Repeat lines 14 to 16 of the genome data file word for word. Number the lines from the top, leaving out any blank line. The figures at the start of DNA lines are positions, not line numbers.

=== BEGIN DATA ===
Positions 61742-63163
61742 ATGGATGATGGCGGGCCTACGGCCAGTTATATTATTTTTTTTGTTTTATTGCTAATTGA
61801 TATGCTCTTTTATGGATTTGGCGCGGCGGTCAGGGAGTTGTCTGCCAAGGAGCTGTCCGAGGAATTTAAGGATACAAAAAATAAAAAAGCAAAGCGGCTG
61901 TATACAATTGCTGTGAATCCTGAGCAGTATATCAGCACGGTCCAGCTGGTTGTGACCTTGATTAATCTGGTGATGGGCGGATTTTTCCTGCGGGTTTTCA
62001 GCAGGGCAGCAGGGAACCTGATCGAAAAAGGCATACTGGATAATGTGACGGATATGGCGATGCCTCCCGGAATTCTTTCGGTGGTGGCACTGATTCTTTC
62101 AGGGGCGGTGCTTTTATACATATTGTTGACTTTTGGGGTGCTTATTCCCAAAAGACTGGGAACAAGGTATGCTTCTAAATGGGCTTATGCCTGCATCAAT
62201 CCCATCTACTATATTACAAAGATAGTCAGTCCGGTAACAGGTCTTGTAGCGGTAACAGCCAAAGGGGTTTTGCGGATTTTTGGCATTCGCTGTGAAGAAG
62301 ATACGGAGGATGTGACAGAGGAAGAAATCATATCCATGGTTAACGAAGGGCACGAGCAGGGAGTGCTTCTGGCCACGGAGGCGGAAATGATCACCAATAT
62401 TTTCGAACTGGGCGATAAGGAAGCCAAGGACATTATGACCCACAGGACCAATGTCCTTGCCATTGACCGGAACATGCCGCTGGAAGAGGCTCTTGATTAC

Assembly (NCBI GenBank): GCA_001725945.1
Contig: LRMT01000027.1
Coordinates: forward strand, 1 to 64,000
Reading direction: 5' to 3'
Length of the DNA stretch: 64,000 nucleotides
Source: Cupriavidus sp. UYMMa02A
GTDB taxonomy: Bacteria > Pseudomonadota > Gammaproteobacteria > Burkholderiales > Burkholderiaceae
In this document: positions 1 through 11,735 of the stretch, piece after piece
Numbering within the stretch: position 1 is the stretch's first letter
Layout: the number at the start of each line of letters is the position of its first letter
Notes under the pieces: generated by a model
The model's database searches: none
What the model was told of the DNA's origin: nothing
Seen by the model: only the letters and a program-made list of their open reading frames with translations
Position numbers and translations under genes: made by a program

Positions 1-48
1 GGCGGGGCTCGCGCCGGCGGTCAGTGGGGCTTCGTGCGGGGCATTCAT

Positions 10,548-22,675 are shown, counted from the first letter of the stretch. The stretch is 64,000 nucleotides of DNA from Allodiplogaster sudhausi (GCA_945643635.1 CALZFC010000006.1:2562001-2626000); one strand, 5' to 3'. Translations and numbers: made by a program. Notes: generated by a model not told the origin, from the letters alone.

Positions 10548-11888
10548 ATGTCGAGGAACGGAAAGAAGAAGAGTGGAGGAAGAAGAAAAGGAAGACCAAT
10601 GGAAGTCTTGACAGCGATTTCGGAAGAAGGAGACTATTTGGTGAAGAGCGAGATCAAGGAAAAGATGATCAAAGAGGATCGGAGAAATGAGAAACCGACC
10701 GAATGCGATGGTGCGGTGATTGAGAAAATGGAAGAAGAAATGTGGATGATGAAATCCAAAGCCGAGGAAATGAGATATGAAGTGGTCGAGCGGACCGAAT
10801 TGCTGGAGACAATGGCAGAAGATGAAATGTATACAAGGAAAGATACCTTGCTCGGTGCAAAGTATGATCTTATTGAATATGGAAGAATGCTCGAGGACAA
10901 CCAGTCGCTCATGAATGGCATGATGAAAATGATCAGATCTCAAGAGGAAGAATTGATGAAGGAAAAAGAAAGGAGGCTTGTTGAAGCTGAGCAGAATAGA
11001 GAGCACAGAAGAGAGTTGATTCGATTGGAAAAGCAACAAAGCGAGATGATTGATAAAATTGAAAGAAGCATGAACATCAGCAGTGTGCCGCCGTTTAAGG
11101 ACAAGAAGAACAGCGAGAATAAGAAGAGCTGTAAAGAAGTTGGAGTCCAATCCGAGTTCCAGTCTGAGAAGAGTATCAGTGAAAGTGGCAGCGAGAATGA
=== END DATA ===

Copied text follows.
Length of the DNA stretch: 64,000 nucleotides
Source: Cupriavidus sp. UYMMa02A
GTDB taxonomy: Bacteria > Pseudomonadota > Gammaproteobacteria > Burkholderiales > Burkholderiaceae